**5**

**Conclusions**

In this paper, innovative approaches to the synthesis of the optimal compromise between sum and difference patterns for sub-arrayed monopulse array antennas have been presented. The synthesis of linear and planar array has been deal with, where the problem at hand has been formulated as the definition of the sub-array configuration and weights of these latter to min-imize the SLL of the synthesized difference beam. The definition of the unknowns has been

simultaneously carried out according to a global optimization schema, theM − CP M, and the

results have been compared with the previously proposed I − CP M. Unlike the I − CP M,

the compromise solution with minimumSLL has been directly looked for among the solutions

*belonging to the solution tree. In a different fashion, the*HI − CP M and the HM − CP M

have shown better performance in term ofSLL minimization with respect to the corresponding

one-step approaches. In these case, the convexity of the problem with respect to a part of the unknowns has been exploiting, where the synthesis problem has been reduced to solve a CP

problem for a fixed clustering. The effectiveness of the proposed techniques in terms of SLL

large array synthesis problems, hardly to manage with stochastic optimization procedures for the arising computational burden. Moreover, by virtue of the fact that the solution of the CP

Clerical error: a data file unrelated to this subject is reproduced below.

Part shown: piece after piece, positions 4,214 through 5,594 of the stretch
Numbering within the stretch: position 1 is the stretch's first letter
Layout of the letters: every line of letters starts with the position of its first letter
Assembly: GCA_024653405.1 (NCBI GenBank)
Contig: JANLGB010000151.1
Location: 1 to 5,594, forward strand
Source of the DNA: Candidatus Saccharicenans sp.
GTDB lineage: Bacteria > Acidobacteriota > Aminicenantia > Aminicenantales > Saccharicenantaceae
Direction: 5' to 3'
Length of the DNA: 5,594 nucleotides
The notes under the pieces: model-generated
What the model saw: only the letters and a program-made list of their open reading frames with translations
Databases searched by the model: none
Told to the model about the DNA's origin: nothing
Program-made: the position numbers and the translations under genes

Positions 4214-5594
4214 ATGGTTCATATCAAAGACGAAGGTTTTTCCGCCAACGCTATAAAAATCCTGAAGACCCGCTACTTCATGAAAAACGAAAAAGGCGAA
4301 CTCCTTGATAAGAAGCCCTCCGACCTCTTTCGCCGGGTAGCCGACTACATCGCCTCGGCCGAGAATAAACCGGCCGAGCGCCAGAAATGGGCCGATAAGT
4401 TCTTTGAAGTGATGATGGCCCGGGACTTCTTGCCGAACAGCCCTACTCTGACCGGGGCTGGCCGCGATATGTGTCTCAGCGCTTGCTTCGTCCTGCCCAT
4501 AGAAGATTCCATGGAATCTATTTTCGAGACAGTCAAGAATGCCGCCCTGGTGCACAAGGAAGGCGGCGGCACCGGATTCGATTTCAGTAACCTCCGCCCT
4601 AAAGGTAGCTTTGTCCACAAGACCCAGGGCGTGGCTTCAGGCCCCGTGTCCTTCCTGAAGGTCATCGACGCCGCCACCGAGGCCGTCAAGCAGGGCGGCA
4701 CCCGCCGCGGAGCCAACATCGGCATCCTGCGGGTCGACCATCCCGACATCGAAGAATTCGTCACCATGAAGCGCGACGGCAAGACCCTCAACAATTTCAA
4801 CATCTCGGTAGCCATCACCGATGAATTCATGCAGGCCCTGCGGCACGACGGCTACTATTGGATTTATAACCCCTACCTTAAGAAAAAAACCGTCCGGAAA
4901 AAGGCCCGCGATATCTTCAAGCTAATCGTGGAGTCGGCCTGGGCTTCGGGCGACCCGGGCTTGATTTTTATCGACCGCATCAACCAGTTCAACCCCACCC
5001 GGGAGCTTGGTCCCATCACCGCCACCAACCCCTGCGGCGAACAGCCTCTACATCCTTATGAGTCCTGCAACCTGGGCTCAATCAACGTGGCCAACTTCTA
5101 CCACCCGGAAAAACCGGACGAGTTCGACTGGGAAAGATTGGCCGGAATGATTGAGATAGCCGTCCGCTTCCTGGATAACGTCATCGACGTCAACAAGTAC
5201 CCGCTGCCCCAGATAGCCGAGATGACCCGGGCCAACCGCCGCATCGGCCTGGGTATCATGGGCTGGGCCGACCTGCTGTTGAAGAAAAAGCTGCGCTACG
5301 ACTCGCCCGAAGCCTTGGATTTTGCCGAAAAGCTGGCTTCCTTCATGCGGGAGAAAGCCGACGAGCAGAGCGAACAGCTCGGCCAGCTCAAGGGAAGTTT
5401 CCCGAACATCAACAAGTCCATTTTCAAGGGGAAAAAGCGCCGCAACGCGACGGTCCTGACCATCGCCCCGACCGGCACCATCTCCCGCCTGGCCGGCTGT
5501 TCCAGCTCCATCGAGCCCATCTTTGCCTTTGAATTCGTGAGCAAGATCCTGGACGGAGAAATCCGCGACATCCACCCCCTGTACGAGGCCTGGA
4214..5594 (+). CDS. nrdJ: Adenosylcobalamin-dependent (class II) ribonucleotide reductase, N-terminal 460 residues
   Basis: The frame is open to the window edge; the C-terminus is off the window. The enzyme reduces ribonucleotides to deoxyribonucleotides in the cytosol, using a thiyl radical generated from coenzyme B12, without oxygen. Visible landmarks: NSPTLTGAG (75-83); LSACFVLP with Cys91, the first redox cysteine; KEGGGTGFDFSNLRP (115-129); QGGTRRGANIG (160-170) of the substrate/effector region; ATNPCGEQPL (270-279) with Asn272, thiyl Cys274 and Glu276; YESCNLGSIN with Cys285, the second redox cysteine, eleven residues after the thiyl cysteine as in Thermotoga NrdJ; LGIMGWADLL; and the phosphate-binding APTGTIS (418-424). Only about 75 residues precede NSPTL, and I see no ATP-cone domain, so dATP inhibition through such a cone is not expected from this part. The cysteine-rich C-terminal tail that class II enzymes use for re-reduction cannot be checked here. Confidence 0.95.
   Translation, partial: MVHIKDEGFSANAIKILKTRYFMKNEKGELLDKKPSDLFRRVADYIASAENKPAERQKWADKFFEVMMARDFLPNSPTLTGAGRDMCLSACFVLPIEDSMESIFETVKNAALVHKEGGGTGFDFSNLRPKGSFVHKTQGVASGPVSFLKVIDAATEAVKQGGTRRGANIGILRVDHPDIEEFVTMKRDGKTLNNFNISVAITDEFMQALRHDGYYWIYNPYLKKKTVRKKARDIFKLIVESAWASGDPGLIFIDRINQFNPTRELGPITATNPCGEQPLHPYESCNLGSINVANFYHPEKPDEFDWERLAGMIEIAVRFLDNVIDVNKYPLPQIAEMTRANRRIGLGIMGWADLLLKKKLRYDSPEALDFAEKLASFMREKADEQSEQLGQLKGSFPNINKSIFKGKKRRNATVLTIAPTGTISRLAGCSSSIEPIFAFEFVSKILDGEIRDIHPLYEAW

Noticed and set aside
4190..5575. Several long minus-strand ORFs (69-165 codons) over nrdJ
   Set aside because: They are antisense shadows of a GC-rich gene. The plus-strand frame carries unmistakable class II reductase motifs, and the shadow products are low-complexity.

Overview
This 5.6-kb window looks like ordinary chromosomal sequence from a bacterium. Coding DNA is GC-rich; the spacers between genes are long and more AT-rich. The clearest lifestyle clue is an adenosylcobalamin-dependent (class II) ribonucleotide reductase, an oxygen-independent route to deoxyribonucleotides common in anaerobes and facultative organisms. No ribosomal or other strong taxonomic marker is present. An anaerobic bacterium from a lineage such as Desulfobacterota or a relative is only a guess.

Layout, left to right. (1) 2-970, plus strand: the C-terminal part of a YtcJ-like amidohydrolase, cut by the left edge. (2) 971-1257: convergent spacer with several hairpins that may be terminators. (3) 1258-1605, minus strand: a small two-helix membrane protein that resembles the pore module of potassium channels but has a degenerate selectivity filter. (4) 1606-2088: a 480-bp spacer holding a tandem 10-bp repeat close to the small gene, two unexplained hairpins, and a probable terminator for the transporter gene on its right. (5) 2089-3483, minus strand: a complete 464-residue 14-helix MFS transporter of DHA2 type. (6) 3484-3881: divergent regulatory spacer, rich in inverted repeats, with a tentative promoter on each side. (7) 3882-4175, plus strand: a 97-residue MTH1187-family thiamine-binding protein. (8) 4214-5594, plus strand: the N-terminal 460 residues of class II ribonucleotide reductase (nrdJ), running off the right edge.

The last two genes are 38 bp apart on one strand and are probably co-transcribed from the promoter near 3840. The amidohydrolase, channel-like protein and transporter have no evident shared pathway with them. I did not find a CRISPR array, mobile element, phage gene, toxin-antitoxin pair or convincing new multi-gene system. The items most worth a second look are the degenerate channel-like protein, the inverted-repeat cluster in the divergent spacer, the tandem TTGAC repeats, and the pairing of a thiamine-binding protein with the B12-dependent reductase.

problem is required only once, the hybridCP M-based strategies seem to represent promising

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[11] D. A. McNamara, “Synthesis of sub-arrayed monopulse linear arrays through matching of
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**FIGURE CAPTIONS**

**• Figure 1. Planar array geometry.**

**• Figure 2. Pictorial representation of the CPM-based approaches.**
* • Figure 3. Small Linear Array (N = 20, d =* λ

2,Q = 5) - Relative power patterns obtained

by means of the proposed approaches and theEMM [11].
* • Figure 4. Small Linear Array (N = 20, d =* λ

2,Q = 5) - Behavior of the cost function of

theI − CP M and M − CP M versus the iteration index k.
* • Figure 5. Small Linear Array (N = 20, d =* λ

2, Q = 5) - Behavior of the cost function

and evolution of the distance from the constraints for theHI − CP M and HM − CP M

versus the iteration indexk.

* • Figure 6. Small Linear Array (N = 20, d =* λ

_{2},Q = 6) - Relative power patterns obtained